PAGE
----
By Marie-Claude Brandys

A comprehensive survey on the state of science offers important insights that are worth considering when it comes to climate action in Canada.

An overwhelming three quarters of Canadians (75 per cent) believe that climate change is one of the biggest threats to humankind, according to the 2024 3M State of Science Index. An even higher percentage of Canadians (81 per cent) believe that science can play a pivotal role in combating climate change.

This belief that climate solutions are grounded in science is encouraging. A widespread recognition of the important role that science has in our lives is what enables innovative solutions that help preserve our planet for future generations. Science can help build a brighter future and held solve some of our greatest challenges.

The State of Science Index also showed that in addition to science being a fundamental part of how we address urgent issues like climate change, Canadians believe it will shape the future of work, and foster growth in STEM careers and green jobs – all essential components of a sustainable future.

Complexities of climate change 

Climate change is a complex issue impacting Canada and beyond in a variety of ways – and most acknowledge it must be addressed with urgency.

Nearly half of Canadians (43 per cent) report they’ve already been impacted by climate change, with an additional 22 per cent believing their community will be impacted within the next five to 10 years. Extreme water events (46 per cent), lack of clean water (32 per cent), poor air quality (30 per cent) and climate change related health issues (28 per cent) are among the top concerns.

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We’re also seeing Canadian consumers personally committing to a more sustainable future, with more than half (57 per cent) of consumers actively seeking out businesses that have a sustainability mission. Canadians also believe companies need to be more committed to using sustainable materials (82 per cent), and they demand transparency from companies that claim sustainable commitments (74 per cent).

Sustainable skills and green jobs 

While issues like the effects of climate change and developing new, sustainable processes are complex, I believe they have solutions that are rooted in science. It’s not surprising that the green consumer shift is also driving a green workforce shift.

While the threats of climate change can contribute to a sense of anxiety, the growth of green jobs can offer a sense of relief. They bring about a tangible way to benefit the planet, people and economic growth.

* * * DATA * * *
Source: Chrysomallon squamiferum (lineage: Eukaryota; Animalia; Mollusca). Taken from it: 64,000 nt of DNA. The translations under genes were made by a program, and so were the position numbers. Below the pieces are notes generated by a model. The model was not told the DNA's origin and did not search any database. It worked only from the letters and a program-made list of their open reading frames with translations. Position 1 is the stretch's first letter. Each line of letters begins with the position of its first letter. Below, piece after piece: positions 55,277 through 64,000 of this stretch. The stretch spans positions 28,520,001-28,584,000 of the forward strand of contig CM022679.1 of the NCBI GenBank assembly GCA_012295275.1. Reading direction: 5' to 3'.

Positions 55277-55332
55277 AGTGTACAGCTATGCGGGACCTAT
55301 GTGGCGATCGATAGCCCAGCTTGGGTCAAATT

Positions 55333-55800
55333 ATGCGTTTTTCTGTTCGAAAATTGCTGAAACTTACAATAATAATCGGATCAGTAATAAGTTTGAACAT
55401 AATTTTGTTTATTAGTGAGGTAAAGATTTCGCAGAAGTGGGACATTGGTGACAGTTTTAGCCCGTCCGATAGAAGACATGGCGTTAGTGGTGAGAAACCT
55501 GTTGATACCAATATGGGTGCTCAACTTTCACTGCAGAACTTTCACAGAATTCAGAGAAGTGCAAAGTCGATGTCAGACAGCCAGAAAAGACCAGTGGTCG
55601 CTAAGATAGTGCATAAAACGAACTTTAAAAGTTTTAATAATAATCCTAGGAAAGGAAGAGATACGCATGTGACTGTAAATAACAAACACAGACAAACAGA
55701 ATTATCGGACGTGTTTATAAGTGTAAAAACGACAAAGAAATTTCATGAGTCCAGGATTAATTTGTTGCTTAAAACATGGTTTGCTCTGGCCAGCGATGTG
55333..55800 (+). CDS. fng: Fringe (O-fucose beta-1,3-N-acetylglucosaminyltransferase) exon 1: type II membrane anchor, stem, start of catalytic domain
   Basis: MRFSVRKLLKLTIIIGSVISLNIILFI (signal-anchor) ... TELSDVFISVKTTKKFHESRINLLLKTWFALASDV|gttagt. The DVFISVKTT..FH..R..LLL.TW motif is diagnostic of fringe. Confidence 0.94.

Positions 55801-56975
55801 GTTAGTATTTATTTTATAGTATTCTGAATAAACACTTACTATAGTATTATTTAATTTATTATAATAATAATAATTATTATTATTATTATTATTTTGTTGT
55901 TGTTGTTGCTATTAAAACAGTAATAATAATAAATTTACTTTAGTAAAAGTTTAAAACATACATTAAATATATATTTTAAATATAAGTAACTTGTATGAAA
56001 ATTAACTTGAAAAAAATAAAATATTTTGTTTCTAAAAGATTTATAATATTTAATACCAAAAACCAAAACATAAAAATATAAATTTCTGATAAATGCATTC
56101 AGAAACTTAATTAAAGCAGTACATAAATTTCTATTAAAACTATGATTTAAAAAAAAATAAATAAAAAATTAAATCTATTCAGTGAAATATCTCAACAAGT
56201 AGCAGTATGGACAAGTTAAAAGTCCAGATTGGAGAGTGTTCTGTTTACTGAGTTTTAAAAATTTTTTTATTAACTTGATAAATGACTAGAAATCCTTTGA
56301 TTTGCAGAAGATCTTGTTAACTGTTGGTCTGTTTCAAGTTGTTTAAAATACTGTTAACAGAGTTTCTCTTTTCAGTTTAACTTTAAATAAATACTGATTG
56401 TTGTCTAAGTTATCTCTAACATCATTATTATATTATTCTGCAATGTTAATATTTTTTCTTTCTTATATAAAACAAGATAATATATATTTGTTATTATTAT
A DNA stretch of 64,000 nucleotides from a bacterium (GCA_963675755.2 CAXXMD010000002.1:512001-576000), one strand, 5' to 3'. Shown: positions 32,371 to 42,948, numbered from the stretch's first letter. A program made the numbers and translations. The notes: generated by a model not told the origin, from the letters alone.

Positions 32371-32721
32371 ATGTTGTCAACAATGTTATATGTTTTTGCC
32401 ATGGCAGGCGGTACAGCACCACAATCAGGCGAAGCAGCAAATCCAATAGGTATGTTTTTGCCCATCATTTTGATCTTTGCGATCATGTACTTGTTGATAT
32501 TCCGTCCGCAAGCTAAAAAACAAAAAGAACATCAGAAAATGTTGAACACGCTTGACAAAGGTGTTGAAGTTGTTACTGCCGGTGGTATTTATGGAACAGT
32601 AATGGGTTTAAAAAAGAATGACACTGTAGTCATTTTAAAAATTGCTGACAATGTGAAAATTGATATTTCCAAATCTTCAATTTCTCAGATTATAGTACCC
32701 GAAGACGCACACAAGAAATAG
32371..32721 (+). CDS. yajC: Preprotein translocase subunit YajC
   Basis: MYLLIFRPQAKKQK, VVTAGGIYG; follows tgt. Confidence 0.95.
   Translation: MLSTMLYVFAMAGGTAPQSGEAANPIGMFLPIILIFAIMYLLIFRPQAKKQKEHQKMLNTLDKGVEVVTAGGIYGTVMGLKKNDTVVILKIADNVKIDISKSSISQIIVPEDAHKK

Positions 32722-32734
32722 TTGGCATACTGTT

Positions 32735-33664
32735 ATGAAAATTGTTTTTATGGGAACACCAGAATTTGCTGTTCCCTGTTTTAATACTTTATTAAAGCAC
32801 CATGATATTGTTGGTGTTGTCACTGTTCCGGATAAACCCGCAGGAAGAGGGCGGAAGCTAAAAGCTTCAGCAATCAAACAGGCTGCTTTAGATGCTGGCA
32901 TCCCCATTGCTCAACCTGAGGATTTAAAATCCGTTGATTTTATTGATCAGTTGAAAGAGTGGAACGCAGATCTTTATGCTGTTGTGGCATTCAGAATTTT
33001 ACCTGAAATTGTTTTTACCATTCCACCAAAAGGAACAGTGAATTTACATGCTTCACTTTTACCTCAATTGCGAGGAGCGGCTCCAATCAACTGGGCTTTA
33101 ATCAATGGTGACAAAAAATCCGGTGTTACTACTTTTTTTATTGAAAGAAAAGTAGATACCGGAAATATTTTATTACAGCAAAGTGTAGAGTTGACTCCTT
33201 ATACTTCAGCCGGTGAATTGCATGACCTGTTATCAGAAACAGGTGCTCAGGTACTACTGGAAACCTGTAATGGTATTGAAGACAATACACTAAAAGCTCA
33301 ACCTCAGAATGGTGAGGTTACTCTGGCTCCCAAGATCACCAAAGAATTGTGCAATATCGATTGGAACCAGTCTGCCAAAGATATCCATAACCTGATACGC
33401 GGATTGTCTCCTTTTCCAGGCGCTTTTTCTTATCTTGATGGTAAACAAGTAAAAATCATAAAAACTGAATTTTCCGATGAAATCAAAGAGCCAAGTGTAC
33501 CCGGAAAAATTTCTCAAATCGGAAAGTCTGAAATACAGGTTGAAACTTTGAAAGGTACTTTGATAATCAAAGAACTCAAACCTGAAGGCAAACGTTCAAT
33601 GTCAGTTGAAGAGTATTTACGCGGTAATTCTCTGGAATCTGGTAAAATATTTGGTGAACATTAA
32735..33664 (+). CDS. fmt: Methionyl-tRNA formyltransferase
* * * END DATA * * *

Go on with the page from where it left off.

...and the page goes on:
Defined as jobs that contribute to preserving or restoring the environment, 74 per cent of Canadians expect the green jobs market to grow significantly in the next five years, with 72 per cent who say that green jobs are crucial to addressing climate change.

We can expect to see promising collaboration in the expansion of Canada’s green workforce. It’s an area where science, education, public and private sectors can work together for the common good of the planet.

In fact, many Canadians believe the green workforce must be supported by both the public and private sectors, with 58 per cent saying they believe the government has an interest in promoting green jobs. Most exciting to me is that more than half (56 per cent) would like to learn green skills that would help them obtain a green job, with 71 per cent who say that green jobs provide exciting new opportunities for work.

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 STEM diversity will contribute to the solution

When I look at the fields in STEM, both in Canada and globally, I’d argue that not only do we need more talent, but increasing diversity in those fields is just as essential.

As part of 3M’s commitment to supporting groups that have been historically underrepresented in the scientific fields, we launched the 25 Women in Science program in Canada this year.

In its inaugural year in Canada, three Canadian women are being recognized for their work in the area of sustainability. One is a chemist diverting sea waste by finding new commercial uses for it, and the other two are environmental engineers working on projects to protect drinking water through sustainable technologies and make wastewater into something more valuable, respectively.

It’s an important reminder that science thrives on diversity. To solve the real environmental challenges Canadians are facing, scientists of all kinds must come together.

Climate change is a complex challenge requiring innovative solutions created by diverse teams and rooted in science. Sustainable operation improvements, achieving carbon neutrality and leveraging renewable energy sources will build a better tomorrow.

Marie-Claude Brandys holds a PhD in Chemistry, is the area leader for the 3M Product Stewardship Center of Excellence and the managing director of 3M Canada.

Featured image credit: Getty Images


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